Suffice to say I’m not uploading this video, unless someone absolutely begs me to. And they’re not a Steelers’ fan.
“They were custom made with Cleveland’s skyline on them. … I believe in my team. I believe in my city. And it’s cool. [They’re] cool shoes and I believe. I believe in my team. I believe in what we have, the glory is God’s. We’re just trying to do our thing.”
Update 2: 18 June 2017. Added quotation marks around the command in the batch file to allow for any spaces.
Update 1: 20 NOV 2016: Added a tweak to the batch file before you make it an executable to add some compatibility with Steam and nVidia streaming.
Background: I use the Steam Link to remotely play games on my family room TV. It’s basically a glorified remote desktop/streaming device.
Wouldn’t it be great if it could play Plex remotely so I could watch movies, TV, etc? In order to do this, you have to launch the application you want to view from within Steam. Easy enough for a “traditional” x86 app (i.e. one that is the type “something.exe”) but more difficult to launch a Windows Store application. As anyone who has tried knows, they are not only hidden, but don’t launch with an executable file.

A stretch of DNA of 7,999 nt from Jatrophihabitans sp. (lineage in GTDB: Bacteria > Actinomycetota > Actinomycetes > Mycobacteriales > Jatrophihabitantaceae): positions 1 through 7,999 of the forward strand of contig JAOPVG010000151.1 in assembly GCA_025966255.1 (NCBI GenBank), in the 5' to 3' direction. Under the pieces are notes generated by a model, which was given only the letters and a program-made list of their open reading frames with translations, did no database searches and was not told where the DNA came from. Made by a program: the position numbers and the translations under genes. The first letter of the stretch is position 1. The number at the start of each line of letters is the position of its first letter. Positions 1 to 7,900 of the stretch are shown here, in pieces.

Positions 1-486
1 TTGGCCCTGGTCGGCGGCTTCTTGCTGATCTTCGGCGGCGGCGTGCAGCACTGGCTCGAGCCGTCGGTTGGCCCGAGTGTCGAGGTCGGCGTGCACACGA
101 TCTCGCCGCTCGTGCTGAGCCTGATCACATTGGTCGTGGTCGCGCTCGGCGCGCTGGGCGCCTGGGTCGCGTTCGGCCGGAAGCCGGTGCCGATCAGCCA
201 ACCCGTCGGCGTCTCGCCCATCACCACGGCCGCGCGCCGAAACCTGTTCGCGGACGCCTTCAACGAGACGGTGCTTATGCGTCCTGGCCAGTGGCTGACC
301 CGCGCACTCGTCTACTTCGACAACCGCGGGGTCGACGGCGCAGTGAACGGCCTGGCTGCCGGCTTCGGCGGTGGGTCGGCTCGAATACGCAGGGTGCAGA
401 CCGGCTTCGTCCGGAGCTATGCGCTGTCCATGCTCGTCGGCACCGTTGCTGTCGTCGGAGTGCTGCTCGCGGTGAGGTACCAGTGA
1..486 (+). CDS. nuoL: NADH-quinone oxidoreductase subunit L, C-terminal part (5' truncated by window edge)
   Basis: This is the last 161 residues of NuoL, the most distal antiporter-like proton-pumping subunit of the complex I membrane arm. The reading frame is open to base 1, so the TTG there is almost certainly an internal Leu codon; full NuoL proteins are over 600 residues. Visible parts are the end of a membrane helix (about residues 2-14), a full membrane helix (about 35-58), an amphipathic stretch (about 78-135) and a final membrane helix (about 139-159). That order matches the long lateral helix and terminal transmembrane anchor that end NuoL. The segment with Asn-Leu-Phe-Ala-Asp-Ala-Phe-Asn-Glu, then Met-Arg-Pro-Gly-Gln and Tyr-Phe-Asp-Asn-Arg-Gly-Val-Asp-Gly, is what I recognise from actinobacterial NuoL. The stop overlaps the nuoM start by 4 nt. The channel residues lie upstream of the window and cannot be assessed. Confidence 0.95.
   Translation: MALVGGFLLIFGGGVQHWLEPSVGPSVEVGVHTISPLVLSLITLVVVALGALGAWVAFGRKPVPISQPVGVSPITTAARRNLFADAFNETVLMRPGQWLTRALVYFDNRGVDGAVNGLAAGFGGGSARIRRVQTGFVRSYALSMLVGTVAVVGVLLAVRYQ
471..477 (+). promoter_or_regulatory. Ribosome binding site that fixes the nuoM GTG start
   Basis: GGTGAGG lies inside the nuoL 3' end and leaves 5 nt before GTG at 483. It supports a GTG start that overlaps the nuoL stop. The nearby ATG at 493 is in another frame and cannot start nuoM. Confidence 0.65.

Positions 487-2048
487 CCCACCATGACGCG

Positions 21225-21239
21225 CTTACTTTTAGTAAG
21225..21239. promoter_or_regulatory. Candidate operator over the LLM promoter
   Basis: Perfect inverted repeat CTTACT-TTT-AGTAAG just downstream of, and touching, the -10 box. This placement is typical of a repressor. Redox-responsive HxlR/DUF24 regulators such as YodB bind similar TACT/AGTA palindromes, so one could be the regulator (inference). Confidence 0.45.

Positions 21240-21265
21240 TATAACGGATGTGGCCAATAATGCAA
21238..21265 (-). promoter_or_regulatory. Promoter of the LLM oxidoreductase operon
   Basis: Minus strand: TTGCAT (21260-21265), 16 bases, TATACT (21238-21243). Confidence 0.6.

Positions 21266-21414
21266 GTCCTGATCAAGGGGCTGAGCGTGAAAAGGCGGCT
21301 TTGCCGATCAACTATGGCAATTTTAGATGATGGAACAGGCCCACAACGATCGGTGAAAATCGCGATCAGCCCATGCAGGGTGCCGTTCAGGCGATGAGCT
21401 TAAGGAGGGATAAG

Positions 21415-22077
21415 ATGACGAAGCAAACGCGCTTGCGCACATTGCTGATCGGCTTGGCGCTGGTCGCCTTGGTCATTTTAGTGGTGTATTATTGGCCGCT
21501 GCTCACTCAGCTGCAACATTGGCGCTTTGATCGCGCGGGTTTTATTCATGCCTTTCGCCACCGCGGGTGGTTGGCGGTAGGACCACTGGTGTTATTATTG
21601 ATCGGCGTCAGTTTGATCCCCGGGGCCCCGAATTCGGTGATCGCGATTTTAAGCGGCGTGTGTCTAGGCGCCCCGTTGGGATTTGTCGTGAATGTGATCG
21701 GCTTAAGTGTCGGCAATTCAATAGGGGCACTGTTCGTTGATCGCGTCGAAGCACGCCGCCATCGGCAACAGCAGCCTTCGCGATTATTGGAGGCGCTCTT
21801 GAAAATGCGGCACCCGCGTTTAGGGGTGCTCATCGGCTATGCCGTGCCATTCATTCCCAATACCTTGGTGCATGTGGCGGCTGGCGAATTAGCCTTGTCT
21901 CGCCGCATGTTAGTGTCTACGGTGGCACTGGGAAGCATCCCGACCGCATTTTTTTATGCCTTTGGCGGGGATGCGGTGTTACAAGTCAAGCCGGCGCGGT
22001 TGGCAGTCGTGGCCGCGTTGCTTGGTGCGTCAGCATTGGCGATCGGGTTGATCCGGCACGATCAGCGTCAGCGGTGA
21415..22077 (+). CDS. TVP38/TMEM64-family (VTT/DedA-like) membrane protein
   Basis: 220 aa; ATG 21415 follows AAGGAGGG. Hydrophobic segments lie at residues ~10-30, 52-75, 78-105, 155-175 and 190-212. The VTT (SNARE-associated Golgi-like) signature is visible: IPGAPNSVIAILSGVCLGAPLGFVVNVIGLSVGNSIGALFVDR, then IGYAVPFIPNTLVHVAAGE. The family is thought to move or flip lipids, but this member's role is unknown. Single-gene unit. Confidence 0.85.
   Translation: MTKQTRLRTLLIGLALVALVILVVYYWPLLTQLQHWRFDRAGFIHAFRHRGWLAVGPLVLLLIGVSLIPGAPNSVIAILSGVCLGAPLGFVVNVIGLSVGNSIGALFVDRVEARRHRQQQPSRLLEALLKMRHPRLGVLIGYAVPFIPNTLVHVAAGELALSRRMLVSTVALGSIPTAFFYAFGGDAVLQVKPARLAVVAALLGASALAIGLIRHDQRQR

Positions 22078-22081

Attempt 1: I tried launching using the shortcut to the Plex app – which sort of worked.
If you want to get a shortcut to any application, Windows Store or traditional, the best way I’ve found is to open the hidden “Applications” folder and create/drag a shortcut. You can open this hidden folder by going to “Run” (shortcut: Windows key + R) and type shell:AppsFolder then hit OK (or press enter.)
I created a shortcut to the Plex app, moved it to my D: drive, and used that shortcut in Steam as a non-Steam app to launch the Plex App. Problem was, although it would launch, it would always have an error box behind it.
Attempt 2 – Et voila!: A bit more complicated, but works very well. Basically you create a batch file that runs the shortcut, and turn the batch file into an executable file.
When you add a system to RocketLauncher you have to choose the default emulator – but what if RocketLauncher doesn’t list the emulator you want to use? Note: this is not how to add a new emulator/system if the emulator was not previously added. That has been covered on the RocketLauncher page here.